This American working-class white, Shane Atkinson, was raised in Jackson, Mississippi, in a family steeped in white supremacy.
Yet, his love for the Afrocentric 80s hip-hop has bumped him into a Muslim family that changed his life forever, North Carolina Public Radio reported on July 15.
“They asked ‘Are you Muslim?’ And I think that’s the first time I really thought about it. I said, ‘Yeah, I think I am Muslim,’” Atkinson recalls when he had yet to formally convert to Islam.
His deep interest in the religion and to the Afrocentric movement starkly contrasted with the narratives he heard growing up among his white racist community.
“My parents might let a racial slur slip out in traffic … I can remember being a small child and repeating what they said, and them telling me, ‘Don’t say that’ … They didn’t tell me that it’s wrong to say that word … They just said ‘Don’t say that word,’” Imam Atkinson recalled.
After turning away from the parental domination, Atkinson started to explore Islam in the following years. He made the decision to convert to Islam after almost ten years of personal exploration.
As time went on, Atkinson came to understand that he would have to reconcile the racist culture in which he was raised with his new anti-racism faith. That quest led him to start a Facebook group called the “Society of Islamic Rednecks,” which he envisioned as a space for Southern white Muslims.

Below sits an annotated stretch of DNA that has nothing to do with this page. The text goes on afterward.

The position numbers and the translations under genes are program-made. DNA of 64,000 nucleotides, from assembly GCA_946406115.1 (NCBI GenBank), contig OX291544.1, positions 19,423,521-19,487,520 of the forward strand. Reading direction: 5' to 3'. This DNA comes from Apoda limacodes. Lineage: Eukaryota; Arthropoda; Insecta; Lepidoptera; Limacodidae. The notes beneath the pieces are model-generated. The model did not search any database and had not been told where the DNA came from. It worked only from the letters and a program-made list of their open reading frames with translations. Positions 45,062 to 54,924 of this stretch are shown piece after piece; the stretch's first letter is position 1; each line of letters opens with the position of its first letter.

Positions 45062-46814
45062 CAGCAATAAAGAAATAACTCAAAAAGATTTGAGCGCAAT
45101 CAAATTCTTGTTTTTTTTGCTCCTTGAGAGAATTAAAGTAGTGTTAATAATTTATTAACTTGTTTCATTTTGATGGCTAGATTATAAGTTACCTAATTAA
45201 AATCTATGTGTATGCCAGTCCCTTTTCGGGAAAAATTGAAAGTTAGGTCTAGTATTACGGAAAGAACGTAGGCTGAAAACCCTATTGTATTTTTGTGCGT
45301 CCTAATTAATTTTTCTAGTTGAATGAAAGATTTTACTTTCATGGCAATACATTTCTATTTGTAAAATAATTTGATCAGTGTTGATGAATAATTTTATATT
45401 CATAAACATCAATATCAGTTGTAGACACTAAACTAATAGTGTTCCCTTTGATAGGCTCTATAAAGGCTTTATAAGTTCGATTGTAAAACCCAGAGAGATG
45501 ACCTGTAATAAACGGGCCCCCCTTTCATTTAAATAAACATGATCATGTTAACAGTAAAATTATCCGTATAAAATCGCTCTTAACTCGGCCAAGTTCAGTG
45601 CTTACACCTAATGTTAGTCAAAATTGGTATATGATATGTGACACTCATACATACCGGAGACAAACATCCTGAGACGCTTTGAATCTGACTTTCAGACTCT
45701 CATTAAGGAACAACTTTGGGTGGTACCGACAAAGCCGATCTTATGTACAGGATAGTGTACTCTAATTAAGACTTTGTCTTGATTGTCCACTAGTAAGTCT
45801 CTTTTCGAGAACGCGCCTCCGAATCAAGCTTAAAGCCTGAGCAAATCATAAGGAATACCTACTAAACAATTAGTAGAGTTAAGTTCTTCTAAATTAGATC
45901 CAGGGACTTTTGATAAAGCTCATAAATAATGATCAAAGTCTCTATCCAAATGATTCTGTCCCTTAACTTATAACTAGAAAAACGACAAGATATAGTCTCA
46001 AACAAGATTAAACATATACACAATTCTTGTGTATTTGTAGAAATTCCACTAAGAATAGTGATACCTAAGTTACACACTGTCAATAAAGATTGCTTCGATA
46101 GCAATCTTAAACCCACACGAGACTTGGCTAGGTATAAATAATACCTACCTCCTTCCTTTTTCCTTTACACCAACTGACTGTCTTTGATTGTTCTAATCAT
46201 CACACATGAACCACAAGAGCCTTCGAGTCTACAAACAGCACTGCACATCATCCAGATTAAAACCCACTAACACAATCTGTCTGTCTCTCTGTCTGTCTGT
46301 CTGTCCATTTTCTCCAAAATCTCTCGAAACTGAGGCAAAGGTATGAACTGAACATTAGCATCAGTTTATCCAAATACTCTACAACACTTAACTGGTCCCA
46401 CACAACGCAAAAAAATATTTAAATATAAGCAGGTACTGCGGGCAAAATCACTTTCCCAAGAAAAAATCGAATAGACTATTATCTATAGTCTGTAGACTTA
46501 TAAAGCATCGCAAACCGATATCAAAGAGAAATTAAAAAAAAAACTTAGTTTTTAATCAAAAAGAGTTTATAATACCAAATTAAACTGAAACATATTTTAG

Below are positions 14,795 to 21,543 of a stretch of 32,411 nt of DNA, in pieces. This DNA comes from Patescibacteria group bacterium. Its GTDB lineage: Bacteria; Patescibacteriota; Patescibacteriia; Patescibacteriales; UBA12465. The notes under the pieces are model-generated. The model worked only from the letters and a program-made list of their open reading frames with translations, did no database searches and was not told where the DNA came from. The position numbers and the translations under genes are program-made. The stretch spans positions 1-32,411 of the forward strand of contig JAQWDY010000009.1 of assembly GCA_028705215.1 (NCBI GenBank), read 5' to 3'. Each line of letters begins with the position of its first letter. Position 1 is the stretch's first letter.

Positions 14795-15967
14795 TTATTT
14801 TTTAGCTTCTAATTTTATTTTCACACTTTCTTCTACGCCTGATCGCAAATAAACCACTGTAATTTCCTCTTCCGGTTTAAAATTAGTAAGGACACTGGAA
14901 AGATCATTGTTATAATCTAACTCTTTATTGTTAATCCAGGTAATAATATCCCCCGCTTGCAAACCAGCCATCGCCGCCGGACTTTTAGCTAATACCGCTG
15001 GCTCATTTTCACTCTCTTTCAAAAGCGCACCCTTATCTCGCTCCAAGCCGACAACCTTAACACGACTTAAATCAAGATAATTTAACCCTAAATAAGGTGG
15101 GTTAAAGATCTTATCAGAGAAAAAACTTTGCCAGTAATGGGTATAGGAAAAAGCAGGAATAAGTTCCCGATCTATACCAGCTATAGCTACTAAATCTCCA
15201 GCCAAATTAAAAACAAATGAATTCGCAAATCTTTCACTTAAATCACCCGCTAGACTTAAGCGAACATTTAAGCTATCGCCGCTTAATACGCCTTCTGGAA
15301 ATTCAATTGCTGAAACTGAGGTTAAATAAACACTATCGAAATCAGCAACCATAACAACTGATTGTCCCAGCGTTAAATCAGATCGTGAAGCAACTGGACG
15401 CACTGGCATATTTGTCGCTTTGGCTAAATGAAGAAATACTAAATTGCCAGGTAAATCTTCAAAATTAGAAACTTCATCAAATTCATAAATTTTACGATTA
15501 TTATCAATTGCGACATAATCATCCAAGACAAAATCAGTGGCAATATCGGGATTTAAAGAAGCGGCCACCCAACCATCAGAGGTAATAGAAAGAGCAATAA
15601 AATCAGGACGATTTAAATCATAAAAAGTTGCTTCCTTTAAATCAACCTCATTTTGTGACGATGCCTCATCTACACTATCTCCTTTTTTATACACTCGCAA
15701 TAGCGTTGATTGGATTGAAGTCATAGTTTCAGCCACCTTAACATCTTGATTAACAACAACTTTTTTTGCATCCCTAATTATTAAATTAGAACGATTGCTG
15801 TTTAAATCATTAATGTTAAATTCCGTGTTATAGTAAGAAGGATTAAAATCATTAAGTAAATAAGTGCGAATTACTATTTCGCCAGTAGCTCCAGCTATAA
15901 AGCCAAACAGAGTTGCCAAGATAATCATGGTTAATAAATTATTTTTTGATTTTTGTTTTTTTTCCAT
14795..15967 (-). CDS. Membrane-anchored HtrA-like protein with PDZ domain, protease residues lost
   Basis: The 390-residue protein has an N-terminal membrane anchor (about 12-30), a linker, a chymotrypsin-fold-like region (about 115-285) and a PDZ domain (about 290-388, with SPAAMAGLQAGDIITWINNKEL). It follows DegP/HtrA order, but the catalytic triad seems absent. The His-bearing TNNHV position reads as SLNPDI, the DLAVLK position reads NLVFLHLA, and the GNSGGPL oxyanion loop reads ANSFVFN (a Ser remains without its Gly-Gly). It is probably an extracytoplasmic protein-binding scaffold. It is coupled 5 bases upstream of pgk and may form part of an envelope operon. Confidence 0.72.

Through his new Islamic society, he worked to excise the influence of white supremacy and misogyny from their culture. The Facebook group became a hub for more than a thousand converts like him scattered across the American South.
The idea of an Islamic, anti-racist re-envisioning of Southern white culture attracted the attention and support of historically-black mosques, many of which had undertaken a project of cultural reinvention decades earlier.
Those mosques who also used to be Afrocentric and xenophobic provided Atkinson a space to host workshops and discussions, both for the Muslim community as a whole and for a smaller group of white converts.
Atkinson now serves as assistant Imam at two of the historically black mosques in the Triangle that supported his efforts: Ar-Razzaq Islamic Center in Durham and As-Salaam Islamic Center in Raleigh.
According to 2016 study by Pew Research Center, around 500,000 people converted to Islam between 2010-2015. It’s a fact that Islam is growing rapidly in the West.
In the US alone, the number of Muslims has risen dramatically, from about 10,000 in 1900 to three million or more in 1991 (some authorities say 4.5 million).
In America, the majority of Muslim converts are African-American (a third of all Muslims according to most authorities), but there have also been significant numbers of Anglos to convert as well, many of them well-educated.
Some examples like Imam Atkinson is Ibrahim Douglas Hooper who is an American Muslim convert. Hooper is the National Communications Director and spokesman for the Council on American-Islamic Relations (CAIR). He was born in Canada to a family of European ancestry and migrated to the US after converting to Islam.